For the record, 18 million shares are being offered at dollars 8 while dollars 250m of loan notes are paying 8.25 per cent and a further dollars 350m offer a 9.25 per cent coupon.
But then ADT cut its links with the UK long ago. It trades in the US, got a full listing on the New York exchange in 1991 and, having always declared its figures in dollars, now uses American accounting principles as well. Eighty per cent of its shareholders and the same proportion of share transactions are over the water.
That would not matter if the minority over here had not had such a rough ride over the past four years. For one thing, they have watched their shares fall from a high of pounds 21 to as low as 283p. They are currently 558p.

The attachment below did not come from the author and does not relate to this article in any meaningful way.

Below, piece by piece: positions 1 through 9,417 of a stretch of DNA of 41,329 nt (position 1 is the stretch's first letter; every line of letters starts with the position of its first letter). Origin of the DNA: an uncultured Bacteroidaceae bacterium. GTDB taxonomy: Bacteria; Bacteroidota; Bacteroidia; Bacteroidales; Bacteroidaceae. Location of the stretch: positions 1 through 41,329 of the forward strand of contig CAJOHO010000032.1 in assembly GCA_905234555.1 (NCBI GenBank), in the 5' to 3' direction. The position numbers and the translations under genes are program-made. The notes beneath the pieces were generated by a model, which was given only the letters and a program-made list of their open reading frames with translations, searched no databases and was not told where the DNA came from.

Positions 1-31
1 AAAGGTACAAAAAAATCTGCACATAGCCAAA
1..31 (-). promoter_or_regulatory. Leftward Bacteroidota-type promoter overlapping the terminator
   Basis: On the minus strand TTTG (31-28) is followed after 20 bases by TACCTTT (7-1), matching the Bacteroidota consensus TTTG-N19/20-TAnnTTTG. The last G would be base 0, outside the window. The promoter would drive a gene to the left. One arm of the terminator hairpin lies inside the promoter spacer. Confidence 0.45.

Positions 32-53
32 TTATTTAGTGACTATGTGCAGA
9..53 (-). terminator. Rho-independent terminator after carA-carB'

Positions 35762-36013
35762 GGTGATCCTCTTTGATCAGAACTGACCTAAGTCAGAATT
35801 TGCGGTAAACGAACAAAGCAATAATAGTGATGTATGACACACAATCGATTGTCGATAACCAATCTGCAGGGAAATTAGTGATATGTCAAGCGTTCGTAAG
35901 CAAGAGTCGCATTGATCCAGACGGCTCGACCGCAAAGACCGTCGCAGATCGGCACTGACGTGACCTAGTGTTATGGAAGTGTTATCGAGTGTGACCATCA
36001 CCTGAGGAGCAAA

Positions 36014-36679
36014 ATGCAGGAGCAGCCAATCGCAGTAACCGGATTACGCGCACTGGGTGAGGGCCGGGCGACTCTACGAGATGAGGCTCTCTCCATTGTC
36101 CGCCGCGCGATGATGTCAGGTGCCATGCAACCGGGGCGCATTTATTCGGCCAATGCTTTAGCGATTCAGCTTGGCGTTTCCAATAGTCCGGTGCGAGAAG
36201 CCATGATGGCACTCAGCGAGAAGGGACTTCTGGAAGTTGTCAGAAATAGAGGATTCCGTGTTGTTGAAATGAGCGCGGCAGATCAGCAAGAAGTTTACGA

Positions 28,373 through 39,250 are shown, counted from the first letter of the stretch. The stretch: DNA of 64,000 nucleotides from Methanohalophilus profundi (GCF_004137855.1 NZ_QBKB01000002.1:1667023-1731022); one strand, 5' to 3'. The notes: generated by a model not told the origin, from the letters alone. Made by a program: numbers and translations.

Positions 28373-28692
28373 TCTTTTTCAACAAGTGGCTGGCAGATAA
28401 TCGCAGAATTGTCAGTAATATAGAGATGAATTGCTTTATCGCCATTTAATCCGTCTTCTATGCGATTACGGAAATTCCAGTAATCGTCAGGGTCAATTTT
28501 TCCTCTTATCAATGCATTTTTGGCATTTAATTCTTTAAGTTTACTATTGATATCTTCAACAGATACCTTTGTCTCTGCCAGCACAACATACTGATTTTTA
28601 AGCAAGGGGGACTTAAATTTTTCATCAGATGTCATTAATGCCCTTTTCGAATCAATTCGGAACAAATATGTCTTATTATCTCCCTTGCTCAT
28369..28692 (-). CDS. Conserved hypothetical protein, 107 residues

ADT is not alone in presenting its shareholders with ill-conceived investments, lawsuits from disgruntled investors and boardroom scraps. Other companies have issued optimistic convertible bonds and then had to go cap in hand to the banks to sort out the mess.
Quaint as the system may be, however, shareholders in the UK have always been given the option of maintaining the level of their disastrous investments thanks to the system of pre-emptive rights.
ADT's shareholders were not consulted about a placing that dilutes their holdings by 16 per cent. If the company does not want to play by the rules of the London stock market perhaps it would be better off severing the link completely.Reuse content